That occurred in the early days of Bill Clinton’s presidency, and Clinton shifted how we dealt with terrorism. We now longer treated it as a national security issue, with the focus on determining state sponsorship, but saw it as a law enforcement issue, and we focused on the arrest, trial and conviction of individual perpetrators.

At the same time, Israel developed its own version of this concept. It claimed a new kind of terrorism had emerged that did not involve states. This terrorism was, according to Israeli analysts, a question of ideology, and they called this violence “the global jihad.”

But why should aggressive states have stopped using terrorist proxies? It was a dubious concept. But it was sustained throughout the Clinton presidency, by both Americans and Israelis–and it resulted in the 9/11 attacks.

President George W. Bush might have corrected this mistake and restored our understanding of the role of states in terrorism. But he had little experience of national security affairs, and his closest advisor, Condoleezza Rice, was a weak figure.

Rather than detail the mistakes that U.S. officials had made in dealing with Iraq, going back to his father’s conduct of the1991 Gulf War, Bush embraced the neocon claim that the U.S. could transform the Middle East through democracy—i.e. by overthrowing regimes. 

Doubtless, this appears as a crazy idea now. But it was embraced and promoted then. Indeed, as a senior figure in Vice President Dick Cheney’s office confessed to this reporter in 2008, “I didn’t pay attention to what you said”—all the details and cautions–”because I thought we were going to do it all”--i.e. transform the Middle East through democracy.

This helps explain why, after the 9/11 attacks, Bush did not make a more serious effort to correct the mistake that U.S. and Israeli officials had made in the 1990s regarding the nature of terrorism and the central role that states generally play in such violence.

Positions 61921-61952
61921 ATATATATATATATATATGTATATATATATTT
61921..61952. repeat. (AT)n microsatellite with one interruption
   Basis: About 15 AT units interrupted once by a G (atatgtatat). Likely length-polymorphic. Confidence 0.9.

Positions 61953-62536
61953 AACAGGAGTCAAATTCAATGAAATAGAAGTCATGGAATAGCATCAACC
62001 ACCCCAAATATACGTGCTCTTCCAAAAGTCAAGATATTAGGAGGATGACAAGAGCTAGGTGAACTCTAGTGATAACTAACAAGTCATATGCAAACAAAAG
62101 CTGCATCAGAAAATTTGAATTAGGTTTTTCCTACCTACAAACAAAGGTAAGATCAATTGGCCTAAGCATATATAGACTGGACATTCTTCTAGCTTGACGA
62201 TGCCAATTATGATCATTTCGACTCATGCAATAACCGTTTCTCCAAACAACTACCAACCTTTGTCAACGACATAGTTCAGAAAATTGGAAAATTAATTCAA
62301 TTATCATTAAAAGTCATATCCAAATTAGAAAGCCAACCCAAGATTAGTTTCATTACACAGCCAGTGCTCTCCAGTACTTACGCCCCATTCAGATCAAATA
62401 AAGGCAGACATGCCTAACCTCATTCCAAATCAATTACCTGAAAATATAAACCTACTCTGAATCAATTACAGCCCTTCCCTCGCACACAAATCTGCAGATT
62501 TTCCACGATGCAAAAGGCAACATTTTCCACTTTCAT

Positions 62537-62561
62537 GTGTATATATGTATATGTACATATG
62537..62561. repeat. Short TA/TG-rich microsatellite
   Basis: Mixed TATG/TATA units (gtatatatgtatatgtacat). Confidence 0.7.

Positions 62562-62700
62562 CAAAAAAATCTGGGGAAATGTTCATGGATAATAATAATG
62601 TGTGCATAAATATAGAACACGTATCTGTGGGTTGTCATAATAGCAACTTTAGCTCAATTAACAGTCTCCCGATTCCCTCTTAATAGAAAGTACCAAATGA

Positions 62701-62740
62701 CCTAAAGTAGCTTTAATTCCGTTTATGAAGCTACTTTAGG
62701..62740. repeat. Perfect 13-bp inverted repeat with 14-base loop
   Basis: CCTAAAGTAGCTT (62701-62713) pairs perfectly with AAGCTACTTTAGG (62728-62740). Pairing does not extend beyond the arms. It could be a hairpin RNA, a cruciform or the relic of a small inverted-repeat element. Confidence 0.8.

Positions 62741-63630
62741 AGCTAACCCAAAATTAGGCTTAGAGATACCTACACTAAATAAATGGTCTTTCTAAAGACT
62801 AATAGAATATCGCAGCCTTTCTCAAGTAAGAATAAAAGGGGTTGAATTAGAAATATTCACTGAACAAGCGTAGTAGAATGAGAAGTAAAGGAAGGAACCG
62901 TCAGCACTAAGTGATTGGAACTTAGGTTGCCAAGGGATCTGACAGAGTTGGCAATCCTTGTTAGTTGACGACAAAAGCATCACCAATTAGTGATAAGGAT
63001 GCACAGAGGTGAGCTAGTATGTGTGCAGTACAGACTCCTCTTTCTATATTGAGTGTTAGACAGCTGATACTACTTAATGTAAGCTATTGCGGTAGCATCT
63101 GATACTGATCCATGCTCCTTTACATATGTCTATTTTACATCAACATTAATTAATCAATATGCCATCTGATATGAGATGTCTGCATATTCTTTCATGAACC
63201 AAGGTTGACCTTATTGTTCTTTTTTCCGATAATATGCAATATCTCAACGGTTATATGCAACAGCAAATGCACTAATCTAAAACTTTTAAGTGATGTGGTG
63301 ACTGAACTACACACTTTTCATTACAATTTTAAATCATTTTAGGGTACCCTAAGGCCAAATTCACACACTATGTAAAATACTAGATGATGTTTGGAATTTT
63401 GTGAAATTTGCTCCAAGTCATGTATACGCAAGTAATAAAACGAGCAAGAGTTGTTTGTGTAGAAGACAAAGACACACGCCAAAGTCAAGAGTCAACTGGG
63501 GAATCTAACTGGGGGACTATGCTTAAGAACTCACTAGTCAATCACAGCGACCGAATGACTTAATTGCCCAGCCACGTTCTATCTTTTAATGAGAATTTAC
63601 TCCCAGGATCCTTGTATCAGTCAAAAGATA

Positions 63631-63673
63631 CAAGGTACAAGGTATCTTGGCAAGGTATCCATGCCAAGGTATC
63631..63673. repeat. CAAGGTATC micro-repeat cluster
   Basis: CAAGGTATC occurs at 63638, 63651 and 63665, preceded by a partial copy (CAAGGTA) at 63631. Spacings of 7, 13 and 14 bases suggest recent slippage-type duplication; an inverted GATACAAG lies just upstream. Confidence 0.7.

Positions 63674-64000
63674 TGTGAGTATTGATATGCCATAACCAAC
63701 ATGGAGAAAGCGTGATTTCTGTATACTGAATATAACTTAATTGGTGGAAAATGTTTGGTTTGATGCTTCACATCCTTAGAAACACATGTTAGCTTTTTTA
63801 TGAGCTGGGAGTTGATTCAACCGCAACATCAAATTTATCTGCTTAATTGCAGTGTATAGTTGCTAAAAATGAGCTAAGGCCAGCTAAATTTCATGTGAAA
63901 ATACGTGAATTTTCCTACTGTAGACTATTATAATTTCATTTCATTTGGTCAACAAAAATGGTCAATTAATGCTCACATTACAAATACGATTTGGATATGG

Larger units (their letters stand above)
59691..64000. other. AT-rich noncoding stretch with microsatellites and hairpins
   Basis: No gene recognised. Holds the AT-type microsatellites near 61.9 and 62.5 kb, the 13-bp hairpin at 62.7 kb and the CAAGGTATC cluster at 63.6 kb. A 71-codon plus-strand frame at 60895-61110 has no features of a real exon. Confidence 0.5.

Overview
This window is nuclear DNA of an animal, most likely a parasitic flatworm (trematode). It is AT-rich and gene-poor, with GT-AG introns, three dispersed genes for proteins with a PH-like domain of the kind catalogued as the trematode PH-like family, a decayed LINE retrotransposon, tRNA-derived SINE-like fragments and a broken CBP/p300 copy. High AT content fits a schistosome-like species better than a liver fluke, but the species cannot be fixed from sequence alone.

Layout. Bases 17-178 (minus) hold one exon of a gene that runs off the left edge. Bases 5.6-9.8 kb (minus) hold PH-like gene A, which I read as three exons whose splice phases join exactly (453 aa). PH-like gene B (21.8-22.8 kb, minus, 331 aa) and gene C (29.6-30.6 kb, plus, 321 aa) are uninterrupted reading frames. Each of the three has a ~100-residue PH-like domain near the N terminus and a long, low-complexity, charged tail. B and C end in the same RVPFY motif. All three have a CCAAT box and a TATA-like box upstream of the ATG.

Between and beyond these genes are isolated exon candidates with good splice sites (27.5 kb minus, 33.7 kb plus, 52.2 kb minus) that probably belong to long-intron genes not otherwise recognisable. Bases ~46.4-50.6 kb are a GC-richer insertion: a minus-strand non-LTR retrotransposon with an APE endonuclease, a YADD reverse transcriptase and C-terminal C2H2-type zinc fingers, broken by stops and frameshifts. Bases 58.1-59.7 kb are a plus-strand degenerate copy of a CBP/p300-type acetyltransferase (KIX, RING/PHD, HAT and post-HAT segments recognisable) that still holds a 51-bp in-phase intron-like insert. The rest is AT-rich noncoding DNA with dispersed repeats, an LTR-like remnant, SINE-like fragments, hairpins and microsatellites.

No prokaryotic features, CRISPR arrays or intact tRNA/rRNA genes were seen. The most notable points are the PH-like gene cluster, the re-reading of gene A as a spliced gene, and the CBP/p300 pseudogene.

We “Hold Iran Responsible”

In Monday’s Defense Department briefing, Deputy Pentagon Press Secretary Sabrina Singh said several times, “We hold Iran responsible” for the attacks carried out by the groups it supports.

But just how will the Biden administration respond to Sunday’s attack? As Amb. John Bolton, National Security Council Advisor to President Donald Trump, and U.N. ambassador under George W. Bush, advised Kurdistan 24 earlier this month, “You don’t get deterrence until the aggressor understands that the pain that they’re going to feel outweighs whatever benefit they think they’re going to get from taking action.”

Zalmay Khalilzad, U.S. Ambassador to Iraq and then to the United Nations under President George W. Bush, expressed a similar perspective on Sunday.

“Our rules for effective deterrence going forward must include demonstrating that we have the resolve and the ability to escalate to levels beyond what Tehran has defined and can handle,” Khalilzad tweeted.

“Will the Biden Administration take the necessary steps?,” he continued. “If not, it will be open season on our brave American troops.”

The attitude of the Biden administration seems to fall short of the steely resolve and intense focus that Bolton and Khalilzad suggest is needed, Indeed, Iran appears to be more of a distraction than anything else.

On Monday, Secretary of State Antony Blinken told journalists, “We will respond decisively to any aggression, and we will hold responsible the people who attacked our troops. We will do so at a time and a place of our choosing.”

But “at the same time,” Blinken continued, “We remain focused on our core objectives in the region, both in terms of the conflict in Gaza and broader efforts to build truly durable peace and security.”

Thus, the two “core objectives” for the Biden administration in the Middle East are ending the conflict in Gaza and promoting agreements between Israel and the Arabs. Before Hamas’s bloody Oct. 7 assault on Israel, it had been focused on extending the Abraham accords to include Saudi Arabia, and that still seems to be a key aim, while by such diplomacy, in its calculations, Iran will be isolated, and neutralized.

But all of that remains to be seen.